Category: quickies

Design Quickie – Spot Colors

So you have probably have heard the term “Spot Color” but you have no idea what it means. Here is a quick definition and use example.

1. Spot Colors Defined

A spot color is any color that is printed using a single press station and a custom or pantone defined ink. That’s it. A good example would be the red on a coke can. This is printed as a single channel color instead of a CMYK build.

2. Why is this important?

A Spot color can solve a multitude of problems in a printed job, most of them mechanical in nature and occur during the actual printing process. Individual labels are not printed one at a time. They are printed on a large sheet of substrate, usually wound up on a giant continuous spool, and then die cut in to individual labels or packages. The tone of the color on a CMYK build is largely determined by the pressure applied to the printing plate or cylinder by the impression roller. This roller put even pressure across the entire printed service, called a web if unrolled from a spool. IF that pressure is off on one side of the web, the color will print at different tones on each side of the web.

This issue is completely avoided by substituting a CMYK build with a single spot color. There is no tonal mix in a spot color to over or under impress, it is just a solid shot of one color. A spot color can have tones or gradient in it, but the lack of a need to mix with other colors makes it easier to correct for on the press.

The end goal of a print run is to have a set of identical individual packages / labels when the run is completed. When CMYK builds are used to recreate large flat areas of color, the overall color values can differ over the few hours of time it takes to complete a print run. The single color nature of spot color can help to minimize this issue. Tonal differences will still happen with a single spot color, but a CMYK build is created by printing four stations all of which can drift out of spec during a print run. This multiplies both the complexity and chance for error by four when compared to a spot color.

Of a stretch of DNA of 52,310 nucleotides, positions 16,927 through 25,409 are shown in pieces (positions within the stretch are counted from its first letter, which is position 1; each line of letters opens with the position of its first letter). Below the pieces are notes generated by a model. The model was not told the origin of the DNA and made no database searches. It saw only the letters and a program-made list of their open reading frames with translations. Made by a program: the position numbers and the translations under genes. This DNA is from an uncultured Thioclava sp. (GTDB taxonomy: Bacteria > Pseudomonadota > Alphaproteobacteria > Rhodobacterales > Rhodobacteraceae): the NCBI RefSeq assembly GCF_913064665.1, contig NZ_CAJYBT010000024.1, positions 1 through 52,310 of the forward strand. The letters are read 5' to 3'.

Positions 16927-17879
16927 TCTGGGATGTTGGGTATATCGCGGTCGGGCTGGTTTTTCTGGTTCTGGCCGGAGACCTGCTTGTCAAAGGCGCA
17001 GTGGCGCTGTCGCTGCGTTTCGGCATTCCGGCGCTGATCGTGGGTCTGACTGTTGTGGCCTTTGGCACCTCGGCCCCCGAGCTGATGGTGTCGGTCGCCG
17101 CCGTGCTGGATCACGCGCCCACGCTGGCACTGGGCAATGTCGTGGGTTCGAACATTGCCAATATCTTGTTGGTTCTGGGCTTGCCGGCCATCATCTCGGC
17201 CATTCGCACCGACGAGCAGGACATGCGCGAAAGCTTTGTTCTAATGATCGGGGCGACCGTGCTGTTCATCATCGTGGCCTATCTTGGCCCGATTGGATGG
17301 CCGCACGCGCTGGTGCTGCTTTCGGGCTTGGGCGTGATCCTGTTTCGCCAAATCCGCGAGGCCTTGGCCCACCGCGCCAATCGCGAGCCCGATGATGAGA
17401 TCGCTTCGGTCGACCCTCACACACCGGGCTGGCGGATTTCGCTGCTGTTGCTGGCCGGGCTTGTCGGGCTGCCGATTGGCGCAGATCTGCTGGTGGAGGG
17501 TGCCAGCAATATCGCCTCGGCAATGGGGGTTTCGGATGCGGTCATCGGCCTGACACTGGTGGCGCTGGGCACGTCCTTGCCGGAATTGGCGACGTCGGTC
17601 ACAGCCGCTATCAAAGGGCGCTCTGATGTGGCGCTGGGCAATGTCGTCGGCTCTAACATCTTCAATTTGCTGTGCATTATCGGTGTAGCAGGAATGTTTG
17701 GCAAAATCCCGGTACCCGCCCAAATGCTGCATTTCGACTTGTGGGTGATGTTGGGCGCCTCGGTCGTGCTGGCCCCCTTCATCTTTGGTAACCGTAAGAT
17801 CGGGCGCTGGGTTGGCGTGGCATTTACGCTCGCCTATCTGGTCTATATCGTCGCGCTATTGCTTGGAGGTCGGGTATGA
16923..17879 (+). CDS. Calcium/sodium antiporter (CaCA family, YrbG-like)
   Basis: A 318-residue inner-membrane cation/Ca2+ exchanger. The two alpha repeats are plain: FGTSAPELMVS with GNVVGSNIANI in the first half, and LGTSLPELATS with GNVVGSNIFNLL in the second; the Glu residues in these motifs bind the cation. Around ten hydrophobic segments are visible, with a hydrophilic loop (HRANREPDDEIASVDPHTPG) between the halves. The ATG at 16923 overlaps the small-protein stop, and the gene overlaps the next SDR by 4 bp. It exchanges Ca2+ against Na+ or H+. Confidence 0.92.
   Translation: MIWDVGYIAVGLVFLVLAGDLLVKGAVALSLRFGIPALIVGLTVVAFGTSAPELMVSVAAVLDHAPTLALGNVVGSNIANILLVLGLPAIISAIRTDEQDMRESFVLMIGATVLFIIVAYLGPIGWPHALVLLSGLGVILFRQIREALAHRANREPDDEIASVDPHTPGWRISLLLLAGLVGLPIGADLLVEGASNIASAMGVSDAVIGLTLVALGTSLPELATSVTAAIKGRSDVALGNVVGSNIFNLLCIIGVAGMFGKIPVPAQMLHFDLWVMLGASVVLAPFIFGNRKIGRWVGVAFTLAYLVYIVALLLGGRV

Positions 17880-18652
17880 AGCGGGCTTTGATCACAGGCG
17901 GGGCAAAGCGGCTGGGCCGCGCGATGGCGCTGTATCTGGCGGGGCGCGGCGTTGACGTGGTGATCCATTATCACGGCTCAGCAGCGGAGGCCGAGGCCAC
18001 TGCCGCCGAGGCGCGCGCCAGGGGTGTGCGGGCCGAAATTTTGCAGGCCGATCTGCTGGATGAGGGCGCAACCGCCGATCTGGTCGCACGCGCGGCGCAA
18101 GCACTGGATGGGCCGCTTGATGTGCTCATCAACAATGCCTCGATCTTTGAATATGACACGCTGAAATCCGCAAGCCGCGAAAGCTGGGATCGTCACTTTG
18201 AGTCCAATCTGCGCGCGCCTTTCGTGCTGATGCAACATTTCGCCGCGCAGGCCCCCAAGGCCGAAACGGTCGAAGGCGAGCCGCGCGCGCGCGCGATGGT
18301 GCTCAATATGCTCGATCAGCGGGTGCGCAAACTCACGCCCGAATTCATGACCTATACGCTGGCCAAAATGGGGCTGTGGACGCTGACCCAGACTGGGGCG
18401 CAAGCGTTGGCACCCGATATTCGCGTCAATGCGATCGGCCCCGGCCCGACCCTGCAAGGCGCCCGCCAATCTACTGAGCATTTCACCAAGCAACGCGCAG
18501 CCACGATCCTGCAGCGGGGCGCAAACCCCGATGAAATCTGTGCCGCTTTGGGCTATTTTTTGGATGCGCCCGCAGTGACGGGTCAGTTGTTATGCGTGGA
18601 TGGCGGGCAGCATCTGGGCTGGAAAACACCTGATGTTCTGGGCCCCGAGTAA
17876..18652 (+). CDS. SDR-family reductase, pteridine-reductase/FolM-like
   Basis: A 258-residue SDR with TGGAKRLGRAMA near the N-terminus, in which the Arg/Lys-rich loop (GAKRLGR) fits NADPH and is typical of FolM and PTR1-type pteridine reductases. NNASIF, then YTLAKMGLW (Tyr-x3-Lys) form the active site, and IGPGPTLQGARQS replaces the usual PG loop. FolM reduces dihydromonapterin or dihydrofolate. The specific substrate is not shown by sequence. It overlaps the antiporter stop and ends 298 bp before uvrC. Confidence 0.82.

3. How does this affect my design?

Designing with a spot color is not only a best practice when designs have a large area of flat color, but they can make a color much less costly and difficult to print. A single color set up on a single press cylinder is much cheaper to manufacture and simpler to print. This reduces waste which is one of the most costly element of the printing process. It also aids in the creation of brand lines, making them easily identifiable, yet visibly part of the family of brands. I won’t repeat my self here so check out my article on designing with flavor colors. The solution is to use spot colors whenever possible in your designs. They are cheaper and easier to reproduce than CMYK builds.


Design Quickie – RGB vs. CMYK

You have created a raster or vector graphics file and you have to decide the color space for your design to inhabit, but you have no idea whether to use RGB or CMYK color space. This quick guide should help you decide.

1. What is your design intention, and what process is this design for?

The most important deciding factor in what color space to use is the process that you final design will be used for. Some processes are limited by only being able to accommodate designs of only one particular color space. For example web design uses only RGB files and print design uses only CMYK files. Depending on color space, the final product’s color can be drastically different from what you design. Inks simply can’t replicate the range of colors created by the LCDs in you computer monitor, smart phone, or television screen. In the example below the CMYK image has less contrast and a smaller range of colors.